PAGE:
On a visit to North Yorkshire, Mr Johnson said there would be ‘real consequences’ that would put the economic recovery in jeopardy if the virus was allowed to make a ‘damaging’ comeback.
His cautious message came as Mr Hancock warned there was a ‘second wave rolling across Europe’ and the country must ‘do everything in our power to stop it reaching our shores’.
Challenged on whether his remarks were risking hysteria at a time when infection levels in the UK are still significantly down from their peak, Mr Hancock told Radio 4’s Today programme: ‘I’m the Health Secretary in the middle of a global pandemic, so you’ll excuse me for being concerned about the health of the British people and that is absolutely at the front of my mind.’
Ministers were yesterday warned not to fuel hysteria over a resurgence in the virus, with Labour MP Chris Bryant saying: ‘It makes me so angry that the Government are so loose with their language. There isn’t a second wave rolling out across Europe.’
Mr Johnson is also coming under pressure from within his own party not to panic over the rise in infection rates.
A group of more than 30 backbenchers led by Henry Smith is expected to send him a letter today that calls for the introduction of testing at airports to help travellers reduce the length of time they have to quarantine for if they arrive from an at-risk country.
Lord Lamont, the Tory ex-chancellor, last night urged ministers not to lose focus on the economic recovery and warned them against taking blanket measures across the whole economy.
He said: ‘The one thing we cannot afford is another total lockdown. The economy has got a long uphill struggle.’
The Mail revealed earlier this week how the Prime Minister is ‘extremely concerned’ about the possibility a second spike of infections could start in the next two weeks.
His remarks in recent days come in stark contrast to his message a fortnight ago when he expressed hope that all social distancing restrictions may be ditched in time for Christmas.
Yesterday, Mr Johnson insisted Britain has had ‘massive success’ in bringing down mortality rates but warned: ‘I have to tell you we’re looking at a resurgence of the virus in some other European countries, you can see what’s been happening in the United States.
‘So it is absolutely vital as a country we continue to keep our focus and discipline, and that we don’t delude ourselves that somehow we’re out of the woods or that this is all over, because it isn’t all over.’
Despite the rise in the level of infections, the numbers are still way below the peak on May 1 when 6,201 cases were confirmed in just one day.
Mr Smith, whose Crawley constituency includes Gatwick Airport, last night said: ‘Testing should play a much larger role in giving people confidence to travel.’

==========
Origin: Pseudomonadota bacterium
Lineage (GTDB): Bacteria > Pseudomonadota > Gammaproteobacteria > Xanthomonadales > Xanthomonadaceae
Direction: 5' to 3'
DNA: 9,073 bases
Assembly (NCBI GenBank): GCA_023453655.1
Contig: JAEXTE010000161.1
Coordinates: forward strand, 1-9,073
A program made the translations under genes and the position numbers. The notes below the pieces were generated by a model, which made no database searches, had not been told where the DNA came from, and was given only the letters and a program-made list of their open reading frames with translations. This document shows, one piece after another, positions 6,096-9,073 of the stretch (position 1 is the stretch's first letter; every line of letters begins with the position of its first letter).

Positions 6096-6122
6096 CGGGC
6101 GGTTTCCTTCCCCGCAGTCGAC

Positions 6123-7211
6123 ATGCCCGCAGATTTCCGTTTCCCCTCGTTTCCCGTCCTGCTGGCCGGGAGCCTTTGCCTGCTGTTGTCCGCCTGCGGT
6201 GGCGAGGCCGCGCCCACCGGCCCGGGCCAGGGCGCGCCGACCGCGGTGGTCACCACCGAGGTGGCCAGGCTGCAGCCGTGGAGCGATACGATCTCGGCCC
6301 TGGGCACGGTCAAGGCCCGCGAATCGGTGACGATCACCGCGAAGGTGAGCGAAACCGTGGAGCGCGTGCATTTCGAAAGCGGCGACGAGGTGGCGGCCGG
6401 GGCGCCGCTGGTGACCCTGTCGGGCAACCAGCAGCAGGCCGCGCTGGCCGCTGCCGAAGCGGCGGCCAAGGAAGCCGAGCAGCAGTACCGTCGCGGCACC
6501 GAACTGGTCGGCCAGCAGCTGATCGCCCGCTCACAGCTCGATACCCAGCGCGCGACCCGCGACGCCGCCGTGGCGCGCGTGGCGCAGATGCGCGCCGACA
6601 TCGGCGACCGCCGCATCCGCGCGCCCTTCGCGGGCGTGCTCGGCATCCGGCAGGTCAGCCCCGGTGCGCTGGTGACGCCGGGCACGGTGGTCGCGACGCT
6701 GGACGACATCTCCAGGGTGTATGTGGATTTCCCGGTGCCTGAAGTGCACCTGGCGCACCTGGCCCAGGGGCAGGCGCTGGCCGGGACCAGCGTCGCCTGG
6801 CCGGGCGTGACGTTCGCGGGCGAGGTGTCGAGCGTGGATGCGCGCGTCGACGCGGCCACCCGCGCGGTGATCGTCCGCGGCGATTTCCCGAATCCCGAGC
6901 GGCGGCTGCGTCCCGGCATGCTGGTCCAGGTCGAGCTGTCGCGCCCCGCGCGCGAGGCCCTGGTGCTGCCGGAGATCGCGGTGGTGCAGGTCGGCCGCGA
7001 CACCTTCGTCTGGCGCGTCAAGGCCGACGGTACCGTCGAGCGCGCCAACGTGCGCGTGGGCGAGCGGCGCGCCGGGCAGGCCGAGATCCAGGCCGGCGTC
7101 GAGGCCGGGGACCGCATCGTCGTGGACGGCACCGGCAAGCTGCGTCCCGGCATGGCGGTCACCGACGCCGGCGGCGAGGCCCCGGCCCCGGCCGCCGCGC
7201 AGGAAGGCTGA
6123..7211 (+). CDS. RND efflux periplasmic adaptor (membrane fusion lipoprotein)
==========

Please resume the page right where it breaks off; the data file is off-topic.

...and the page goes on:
Health Secretary Matt Hancock last night that people from different households in Greater Manchester, parts of east Lancashire and West Yorkshire will be banned from meeting each other in their homes and in their gardens from midnight.
The new restrictions apply to the whole of Greater Manchester, parts of east Lancashire including Blackburn with Darwen, Burnley, Hyndburn, Pendle and Rossendale as well as Bradford, Calderdale and Kirklees in West Yorkshire.
The same restrictions will also apply to Leicester, which saw the first so-called ‘local lockdown’ imposed on June 29.
The Department of Health and Social Care (DHSC) said that the new measures will mean people in these areas will not be permitted to mix with other households outside those in their support bubbles in private homes or gardens.
Households will be able to go to bars, pubs and other hospitality venues but two households should not go together, the department added.
The DHSC said that restrictions currently in place in Blackburn which saw indoor swimming pools, indoor fitness and dance studios, indoor gyms and sports facilities remaining closed will continue.
In a series of tweets Mr Hancock said that there had been an increasing rate of transmission in parts of Northern England.
He said that this was due to ‘households gathering and not abiding by the social distancing rules’ and the new rules were being put in place in order to ‘keep the country safe’.
The Government said it will sign new regulations to make the changes ‘legally enforceable’ and will give local authorities and police forces the powers to enforce these restrictions.
According to the most recent figures from Public Health England (PHE) the rate of infection is increasing across 13 of the 19 local authorities in the areas where the new measures are being imposed.
In Blackburn with Darwen, the rate has risen from 83.3 cases per 100,000 people in the seven days to July 20 to 89.3 in the seven days to July 27. A total of 133 new cases have been recorded.
Leicester has the second highest seven-day rate despite it falling from 67.8 per 100,000 people to 60.2 over the same period, with 214 new cases.
Over the same period the rate has also increased in Manchester, Burnley, Pendle, Bradford, Calderdale, Oldham, Bury, Salford, Stockport, Tameside, Trafford and Wigan, but fell in Hyndburn, Rossendale, Kirklees, Bolton and Rochdale.
Rochdale, Oldham, Blackburn and Pendle have been on a PHE watchlist as an ‘area of concern’ after elevated rates of infection.